‘Everything in moderation’ is, in a funny way, a fairly good analogy for the existence of horror in the world: of course it exists, it is unimaginable for the world to suddenly become all peaches and cream. If it did, people would probably get bored and irritable and start wars just for the hell of it. But look at the 99% of 99% of people’s lives which do go quite alright, actually; think of every bodily process currently going on inside you that you would die or suffer miserably without, and which you don’t pay the slightest attention to. Jackie Onassis’ father had a rare condition in which his eyelids didn’t work, and he had to stick them open with tape: how often do you thank your eyelids for blinking?

We do need to be aware of the horrors, to grieve for the wronged and the oppressed, and to campaign against those wrongs and oppressions. But the world isn’t all horror, and if we lose our perspective on things we’ll end up adding to the polarisation of which Donald Trump is currently the flame-headed figurehead. Write to your MP, march, sign petitions, do whatever you need to do, but don’t let your mind be taken over by images of horror, lest the lens you see the world through be coloured by them.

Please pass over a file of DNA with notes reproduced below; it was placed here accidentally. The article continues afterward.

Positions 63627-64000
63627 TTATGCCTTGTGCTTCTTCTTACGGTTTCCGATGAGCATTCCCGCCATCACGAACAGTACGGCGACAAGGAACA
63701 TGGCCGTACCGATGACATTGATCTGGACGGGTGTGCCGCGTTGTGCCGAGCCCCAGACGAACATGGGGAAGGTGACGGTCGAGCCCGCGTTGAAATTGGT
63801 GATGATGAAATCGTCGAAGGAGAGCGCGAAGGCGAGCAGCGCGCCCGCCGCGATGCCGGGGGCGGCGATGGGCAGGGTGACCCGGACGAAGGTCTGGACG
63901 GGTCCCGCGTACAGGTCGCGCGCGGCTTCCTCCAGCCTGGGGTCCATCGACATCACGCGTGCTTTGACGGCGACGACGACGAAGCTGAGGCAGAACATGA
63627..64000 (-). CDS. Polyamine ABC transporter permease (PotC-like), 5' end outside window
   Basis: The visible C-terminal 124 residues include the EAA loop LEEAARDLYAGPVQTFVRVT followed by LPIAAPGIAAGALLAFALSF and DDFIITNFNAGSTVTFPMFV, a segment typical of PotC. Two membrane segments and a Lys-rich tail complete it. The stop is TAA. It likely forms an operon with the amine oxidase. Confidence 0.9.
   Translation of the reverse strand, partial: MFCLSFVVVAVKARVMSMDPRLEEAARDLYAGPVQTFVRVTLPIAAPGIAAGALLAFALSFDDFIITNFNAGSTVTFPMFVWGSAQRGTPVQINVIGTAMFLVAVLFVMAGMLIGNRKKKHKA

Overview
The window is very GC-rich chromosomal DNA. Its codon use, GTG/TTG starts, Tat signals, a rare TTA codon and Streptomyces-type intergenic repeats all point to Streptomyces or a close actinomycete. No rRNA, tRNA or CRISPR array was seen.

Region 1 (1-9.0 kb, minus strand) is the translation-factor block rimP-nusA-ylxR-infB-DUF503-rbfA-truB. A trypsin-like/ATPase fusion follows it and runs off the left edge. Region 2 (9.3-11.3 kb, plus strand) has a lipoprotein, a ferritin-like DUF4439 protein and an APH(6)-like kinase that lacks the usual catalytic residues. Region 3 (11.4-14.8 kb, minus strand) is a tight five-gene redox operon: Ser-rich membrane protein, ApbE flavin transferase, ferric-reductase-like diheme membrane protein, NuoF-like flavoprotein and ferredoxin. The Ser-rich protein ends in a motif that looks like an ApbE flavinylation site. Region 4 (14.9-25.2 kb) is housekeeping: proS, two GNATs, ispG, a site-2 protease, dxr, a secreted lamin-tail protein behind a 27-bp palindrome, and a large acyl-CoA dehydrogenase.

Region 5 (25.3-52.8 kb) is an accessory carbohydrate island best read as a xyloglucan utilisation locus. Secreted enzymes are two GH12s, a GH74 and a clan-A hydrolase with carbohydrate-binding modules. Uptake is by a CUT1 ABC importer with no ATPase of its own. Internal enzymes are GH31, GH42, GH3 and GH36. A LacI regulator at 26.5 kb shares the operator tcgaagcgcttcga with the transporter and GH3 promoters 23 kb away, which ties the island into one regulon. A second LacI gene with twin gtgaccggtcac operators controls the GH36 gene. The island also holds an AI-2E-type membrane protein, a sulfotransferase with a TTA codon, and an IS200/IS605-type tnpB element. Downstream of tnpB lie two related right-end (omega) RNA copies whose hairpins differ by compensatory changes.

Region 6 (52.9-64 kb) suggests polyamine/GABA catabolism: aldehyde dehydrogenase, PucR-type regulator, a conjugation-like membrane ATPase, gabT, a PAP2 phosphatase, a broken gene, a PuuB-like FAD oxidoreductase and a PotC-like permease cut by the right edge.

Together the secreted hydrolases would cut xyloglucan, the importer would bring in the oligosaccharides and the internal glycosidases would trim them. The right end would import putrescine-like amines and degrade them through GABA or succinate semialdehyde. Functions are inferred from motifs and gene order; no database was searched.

*in a nutshell: that no civilian can ever be targeted, full stop, and that no civilian can kill except in the ridiculously unlikely circumstances that another nation has suddenly invaded their own, overwhelmed their army and arrived at that person’s door, AND if they have the certainty that they will be killed and the women of the house will be raped regardless. This means that war may only legitimately be carried out defensively; NO MILITIA can say they are waging a war in the name of Islam or with religious legitimacy as they are not the army of a globally accepted state, which, for instance, Daesh does not qualify as on various counts. Does it issue visas? No. Apart from which, the methods used in such despicable attacks as suicide bombings are not only incomtrovertibly forbidden in Islam, but also considered accursed. For more see Sheikh Muhammad Al-Akiti’s brief and very readable fatwa, ‘Defending the Transgressed by Censuring the Reckless Against the Killing of Civilians” (Aqsa Press, 2005).

 

Postscript: If you are a troll, and -in the ludicrous event that you have read this far – are considering leaving a disturbing comment, you know I’m going to delete them. Try gardening instead: it’s a far more pleasurable way to pass the time.

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Full Moon

ImageImage,

 

This is a dark, enchanted wood.
Full moon brings more insomniacs
to scuttle in among the streaks of